The best course of action if you are concerned about how memory loss is affecting your driving or that of a loved one is to schedule a consultation with a Certified Driver Rehab Specialist. They will be able to evaluate your condition and determine whether you or your loved one can safely stay behind the wheel.

What does Next Street Look for when assessing dementia, Alzheimer’s, and memory loss patients?

We work with each patient on an individual basis to determine what may be needed for them to continue to drive or to help them make the transition into retirement from driving. We evaluate the patient’s cognitive functions and reaction speed, as well as assess vision and physical health. We may also give them a behind-the-wheel evaluation.

Possible driving outcomes

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In situations where the patient only has mild cognitive impairments, such as occasional forgetfulness, they may be able to continue driving normally. If they have a progressive condition such as Alzheimer’s, however, they will still need to be monitored and reevaluated as time goes on.

Driving with restrictions

Sometimes, memory loss patients may still be able to drive, but with certain limitations, such as only driving during the day, or only from their home to nearby, familiar locations like the grocery store. They may need to undergo specific training to help them overcome some of their challenges or correct bad driving habits.

Retirement from driving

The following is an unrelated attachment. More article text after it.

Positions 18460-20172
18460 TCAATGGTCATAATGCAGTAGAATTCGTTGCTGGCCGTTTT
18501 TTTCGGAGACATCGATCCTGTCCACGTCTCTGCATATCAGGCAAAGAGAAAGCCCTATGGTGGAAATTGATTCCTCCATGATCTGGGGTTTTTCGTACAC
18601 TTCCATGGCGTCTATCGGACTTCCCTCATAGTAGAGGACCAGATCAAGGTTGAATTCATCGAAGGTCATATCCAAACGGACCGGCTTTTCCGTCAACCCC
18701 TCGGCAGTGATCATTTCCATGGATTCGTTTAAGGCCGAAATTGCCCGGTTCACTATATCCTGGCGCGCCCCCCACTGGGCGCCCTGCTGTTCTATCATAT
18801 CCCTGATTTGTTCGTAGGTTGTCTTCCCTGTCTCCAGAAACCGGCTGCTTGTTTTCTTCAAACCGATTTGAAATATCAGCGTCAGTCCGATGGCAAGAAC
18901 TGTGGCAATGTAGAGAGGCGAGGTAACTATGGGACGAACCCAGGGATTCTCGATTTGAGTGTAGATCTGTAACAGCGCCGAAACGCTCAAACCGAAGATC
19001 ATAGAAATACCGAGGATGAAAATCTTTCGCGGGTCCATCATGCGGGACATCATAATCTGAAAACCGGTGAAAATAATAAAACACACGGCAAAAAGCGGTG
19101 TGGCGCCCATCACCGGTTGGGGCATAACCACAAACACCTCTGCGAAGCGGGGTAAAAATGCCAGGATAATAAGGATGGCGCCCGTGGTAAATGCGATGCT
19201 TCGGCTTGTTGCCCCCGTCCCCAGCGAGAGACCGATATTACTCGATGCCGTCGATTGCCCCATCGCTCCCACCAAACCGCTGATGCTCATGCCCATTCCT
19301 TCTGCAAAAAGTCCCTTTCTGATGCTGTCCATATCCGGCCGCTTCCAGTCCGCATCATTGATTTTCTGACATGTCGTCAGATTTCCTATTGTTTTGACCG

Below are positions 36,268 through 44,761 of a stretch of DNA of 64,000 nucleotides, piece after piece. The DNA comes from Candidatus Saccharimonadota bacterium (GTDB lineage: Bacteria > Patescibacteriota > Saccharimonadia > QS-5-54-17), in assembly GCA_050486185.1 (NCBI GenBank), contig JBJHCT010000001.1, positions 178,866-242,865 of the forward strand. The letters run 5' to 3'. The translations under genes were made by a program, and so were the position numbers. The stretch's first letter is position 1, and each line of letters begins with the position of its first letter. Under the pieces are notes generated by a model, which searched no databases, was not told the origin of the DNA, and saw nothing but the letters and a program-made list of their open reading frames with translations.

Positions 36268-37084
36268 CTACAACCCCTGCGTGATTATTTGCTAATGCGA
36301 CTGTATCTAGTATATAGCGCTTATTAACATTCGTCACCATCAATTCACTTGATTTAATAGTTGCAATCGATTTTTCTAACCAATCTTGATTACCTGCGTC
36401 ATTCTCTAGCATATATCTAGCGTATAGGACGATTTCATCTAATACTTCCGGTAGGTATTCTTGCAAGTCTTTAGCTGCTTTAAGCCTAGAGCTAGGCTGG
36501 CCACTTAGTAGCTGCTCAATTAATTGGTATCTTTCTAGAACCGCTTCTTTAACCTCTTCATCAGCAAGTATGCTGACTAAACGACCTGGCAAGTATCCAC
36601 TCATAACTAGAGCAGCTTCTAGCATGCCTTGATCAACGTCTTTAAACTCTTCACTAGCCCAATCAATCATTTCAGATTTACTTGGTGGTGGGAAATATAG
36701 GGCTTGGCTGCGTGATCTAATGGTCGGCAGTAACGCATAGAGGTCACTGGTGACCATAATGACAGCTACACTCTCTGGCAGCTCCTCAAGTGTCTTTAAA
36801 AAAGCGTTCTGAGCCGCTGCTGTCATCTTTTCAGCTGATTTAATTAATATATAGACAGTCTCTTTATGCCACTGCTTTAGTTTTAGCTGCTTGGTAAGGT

In more severe instances of memory loss, like those seen in later stages of Alzheimer’s and dementia, the patient may no longer be able to safely operate a motor vehicle. In this case, Next Street can help you to develop a transportation plan. Depending on the severity of their condition, they may be able to get rides from family, make use of ride services like Uber, Lyft, or Metro Taxi. It is possible that they may need more specialized considerations with drivers and vehicle attendants equipped to handle their unique challenges and behaviors.

It is possible that your loved one may adamantly refuse to give up driving, even when all the facts show that they should. If it has been officially decided that they should no longer drive, you may need to take additional steps with Alzheimer’s and dementia patients, such as moving their car, hiding the keys, or disconnecting the battery.

No matter what challenges lay ahead, we will do our best to help you plan and move forward in confidence.

 

 

Topics: aging, health, elderly, memory loss, alzheimers, driver rehab, driving evaluations, medical

Driving is Important

We Are Here to Keep You Safe Behind the Wheel

Our Driver Rehabilitation program works with patients whose change in health may affect their ability to safely drive. We have a team of Certified Driving Rehab Specialists that will work with patients on evaluating your driving abilities. We also have a team of professional instructors to help you gain or regain the skills you need to drive. We created this blog to talk about the various diagnoses we experience and how they may affect your experience behind the wheel.